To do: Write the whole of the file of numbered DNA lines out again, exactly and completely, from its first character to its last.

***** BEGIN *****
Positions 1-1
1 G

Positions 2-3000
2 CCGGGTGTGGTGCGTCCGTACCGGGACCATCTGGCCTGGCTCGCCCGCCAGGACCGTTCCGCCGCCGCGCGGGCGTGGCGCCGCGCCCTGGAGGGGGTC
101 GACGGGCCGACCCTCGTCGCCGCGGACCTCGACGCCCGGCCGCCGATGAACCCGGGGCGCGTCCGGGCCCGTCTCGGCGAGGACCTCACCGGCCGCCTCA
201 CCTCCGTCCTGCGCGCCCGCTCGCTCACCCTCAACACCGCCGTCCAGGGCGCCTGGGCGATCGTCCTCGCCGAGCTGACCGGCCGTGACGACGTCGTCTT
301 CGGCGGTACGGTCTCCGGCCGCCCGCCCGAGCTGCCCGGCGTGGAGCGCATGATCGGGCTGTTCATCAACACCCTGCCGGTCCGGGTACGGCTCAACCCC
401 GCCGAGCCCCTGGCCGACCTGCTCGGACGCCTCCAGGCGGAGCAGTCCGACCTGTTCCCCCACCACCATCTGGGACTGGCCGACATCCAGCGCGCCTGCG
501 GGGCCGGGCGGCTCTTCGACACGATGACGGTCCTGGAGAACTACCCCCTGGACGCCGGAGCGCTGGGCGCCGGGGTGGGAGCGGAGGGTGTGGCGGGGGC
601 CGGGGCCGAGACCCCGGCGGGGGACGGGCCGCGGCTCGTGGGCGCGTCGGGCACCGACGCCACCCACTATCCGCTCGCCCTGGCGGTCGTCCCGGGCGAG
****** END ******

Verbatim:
Positions 1-1
1 G

Positions 2-3000
2 CCGGGTGTGGTGCGTCCGTACCGGGACCATCTGGCCTGGCTCGCCCGCCAGGACCGTTCCGCCGCCGCGCGGGCGTGGCGCCGCGCCCTGGAGGGGGTC
101 GACGGGCCGACCCTCGTCGCCGCGGACCTCGACGCCCGGCCGCCGATGAACCCGGGGCGCGTCCGGGCCCGTCTCGGCGAGGACCTCACCGGCCGCCTCA
201 CCTCCGTCCTGCGCGCCCGCTCGCTCACCCTCAACACCGCCGTCCAGGGCGCCTGGGCGATCGTCCTCGCCGAGCTGACCGGCCGTGACGACGTCGTCTT
301 CGGCGGTACGGTCTCCGGCCGCCCGCCCGAGCTGCCCGGCGTGGAGCGCATGATCGGGCTGTTCATCAACACCCTGCCGGTCCGGGTACGGCTCAACCCC
401 GCCGAGCCCCTGGCCGACCTGCTCGGACGCCTCCAGGCGGAGCAGTCCGACCTGTTCCCCCACCACCATCTGGGACTGGCCGACATCCAGCGCGCCTGCG
501 GGGCCGGGCGGCTCTTCGACACGATGACGGTCCTGGAGAACTACCCCCTGGACGCCGGAGCGCTGGGCGCCGGGGTGGGAGCGGAGGGTGTGGCGGGGGC
601 CGGGGCCGAGACCCCGGCGGGGGACGGGCCGCGGCTCGTGGGCGCGTCGGGCACCGACGCCACCCACTATCCGCTCGCCCTGGCGGTCGTCCCGGGCGAG